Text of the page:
Italian certified, notarised and FCO legalised translation in Suffolk

Italian Certified, notarised and FCO legalised translation in Suffolk

Many translations of Italian documents and certificates need to be certified, notarised or legalised before they will be accepted as true translations. It is important that you check with the appropriate authority which type of certification they will accept.

Certified Italian translation, Suffolk

Our certified Italian translations come in the form of a letter printed on Knockhundred’s letterhead certifying that, as a professional translation company, Knockhundred has undertaken the translation.

Notarised Italian translation, Suffolk

Our notarised Italian translations are stamped and signed by a Notary Public. Here at Knockhundred Translations, we have a longstanding agreement with our own Notary Public who is able to send the notarised Italian translations directly to any address in Suffolk.

FCO legalised Italian translation, Suffolk

Some authorities require Italian notarised documents to be further certified/legalised by the British Foreign and Commonwealth Office (FCO). Our Notary Public is able to organise the entire legalisation process ensuring the documents are returned to your address in Suffolk.

Our Italian translators regularly translate birth certificates, death certificates, marriage certificates, educational qualification certificates and any other official documents or certificates.

We offer a professional Italian translation, certification, notarisation and legalisation service in Ipswich, Bury St. Edmunds, Lowestoft, Felixstowe, Sudbury, Haverhill, Bungay, Newmarket and throughout Suffolk.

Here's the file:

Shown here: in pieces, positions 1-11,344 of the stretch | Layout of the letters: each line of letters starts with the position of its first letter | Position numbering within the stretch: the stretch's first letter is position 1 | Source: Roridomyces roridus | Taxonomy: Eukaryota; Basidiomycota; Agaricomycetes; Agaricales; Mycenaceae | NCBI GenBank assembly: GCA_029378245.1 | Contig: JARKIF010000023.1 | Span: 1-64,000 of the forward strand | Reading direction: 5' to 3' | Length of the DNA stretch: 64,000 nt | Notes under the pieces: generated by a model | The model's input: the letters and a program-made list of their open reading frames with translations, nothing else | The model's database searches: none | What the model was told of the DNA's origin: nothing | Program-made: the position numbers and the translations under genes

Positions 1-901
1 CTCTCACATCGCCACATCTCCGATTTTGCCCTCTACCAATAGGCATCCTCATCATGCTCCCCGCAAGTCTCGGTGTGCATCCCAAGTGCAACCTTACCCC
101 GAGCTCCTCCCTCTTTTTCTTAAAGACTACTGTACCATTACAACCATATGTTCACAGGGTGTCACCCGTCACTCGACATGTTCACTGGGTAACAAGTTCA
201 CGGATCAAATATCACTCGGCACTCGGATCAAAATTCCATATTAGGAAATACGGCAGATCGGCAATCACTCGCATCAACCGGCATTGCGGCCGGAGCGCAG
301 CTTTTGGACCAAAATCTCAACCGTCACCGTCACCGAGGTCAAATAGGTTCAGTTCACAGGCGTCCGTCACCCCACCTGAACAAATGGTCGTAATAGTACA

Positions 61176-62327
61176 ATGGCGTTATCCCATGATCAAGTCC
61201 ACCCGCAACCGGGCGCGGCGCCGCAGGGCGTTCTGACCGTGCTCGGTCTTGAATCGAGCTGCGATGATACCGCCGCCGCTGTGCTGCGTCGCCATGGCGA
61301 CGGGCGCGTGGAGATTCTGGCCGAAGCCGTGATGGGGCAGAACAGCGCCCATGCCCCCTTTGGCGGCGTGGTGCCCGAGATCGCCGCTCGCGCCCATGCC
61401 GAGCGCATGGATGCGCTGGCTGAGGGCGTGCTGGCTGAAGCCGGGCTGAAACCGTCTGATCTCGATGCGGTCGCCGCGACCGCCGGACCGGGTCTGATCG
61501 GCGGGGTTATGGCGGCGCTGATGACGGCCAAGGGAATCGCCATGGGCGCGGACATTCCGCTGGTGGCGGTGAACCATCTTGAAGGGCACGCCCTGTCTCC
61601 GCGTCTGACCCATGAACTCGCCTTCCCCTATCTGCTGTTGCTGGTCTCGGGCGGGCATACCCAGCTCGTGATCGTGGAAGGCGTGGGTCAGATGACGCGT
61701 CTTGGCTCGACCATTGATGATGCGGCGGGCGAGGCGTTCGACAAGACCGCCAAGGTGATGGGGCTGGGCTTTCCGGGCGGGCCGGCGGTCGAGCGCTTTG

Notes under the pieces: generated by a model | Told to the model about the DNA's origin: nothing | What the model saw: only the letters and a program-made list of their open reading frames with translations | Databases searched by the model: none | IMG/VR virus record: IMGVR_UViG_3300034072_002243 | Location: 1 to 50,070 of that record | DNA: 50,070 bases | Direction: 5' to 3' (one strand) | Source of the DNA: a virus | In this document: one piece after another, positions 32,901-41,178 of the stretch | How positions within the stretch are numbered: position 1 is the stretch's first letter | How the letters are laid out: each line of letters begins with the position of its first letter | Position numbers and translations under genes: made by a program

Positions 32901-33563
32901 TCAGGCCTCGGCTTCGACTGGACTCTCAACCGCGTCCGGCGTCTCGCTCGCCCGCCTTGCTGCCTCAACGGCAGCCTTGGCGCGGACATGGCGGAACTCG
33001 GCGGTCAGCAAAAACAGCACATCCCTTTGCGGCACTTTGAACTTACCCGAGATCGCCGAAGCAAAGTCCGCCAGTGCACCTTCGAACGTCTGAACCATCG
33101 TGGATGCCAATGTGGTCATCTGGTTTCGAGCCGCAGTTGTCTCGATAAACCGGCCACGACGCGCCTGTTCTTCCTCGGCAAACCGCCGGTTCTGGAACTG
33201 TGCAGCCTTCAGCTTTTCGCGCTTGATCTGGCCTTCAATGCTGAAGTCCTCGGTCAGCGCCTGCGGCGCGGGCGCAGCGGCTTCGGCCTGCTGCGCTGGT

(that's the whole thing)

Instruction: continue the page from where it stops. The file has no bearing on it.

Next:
Please note that we are, of course, only able to certify and notarise translations that have been completed by us.

Requesting Italian translation, certification, notarisation or legalisation in Suffolk

If you have an Italian document you need to be certified, notarised or legalised, simply get in touch with Knockhundred and we will be happy to advise you and provide you with a competitive quotation.

While you’re here... some quite interesting facts about the Italian language

Italian is the official language of Italy and is spoken by about 70 million people, primarily in this country. It's the official language of San Marino as well, and one of the official languages of Switzerland, spoken mainly in Ticino and Grigioni cantons.

The Italian alphabet is only 21 letters. Italian uses the same Roman characters as the English language… minus 5 of them. The letters j, k, w, x, and y simply do not exist in Italian, so if you happen to see them used in an Italian text, that means the word is borrowed from another language!

Italian sample text

Non so dove i gabbiani abbiano il nido,
ove trovino pace.
Io son come loro
in perpetuo volo.
La vita la sfioro
com’essi l’acqua ad acciuffare il cibo.
E come forse anch’essi amo la quiete,
la gran quiete marina,
ma il mio destino è vivere
balenando in burrasca.

Vincenzo Cardarelli, da “Poesie”

Italian example video

This is intended as a language sample video - the subtitles/captions were not created by Knockhundred Translations.
You can find more information on our subtitling services here
And lastly, an Italian tongue twister

Sopra la panca la capra campa, sotto la panca la capra crepa.
On the bench the goat lives, under the bench the goat dies.

Courtesy of Omniglot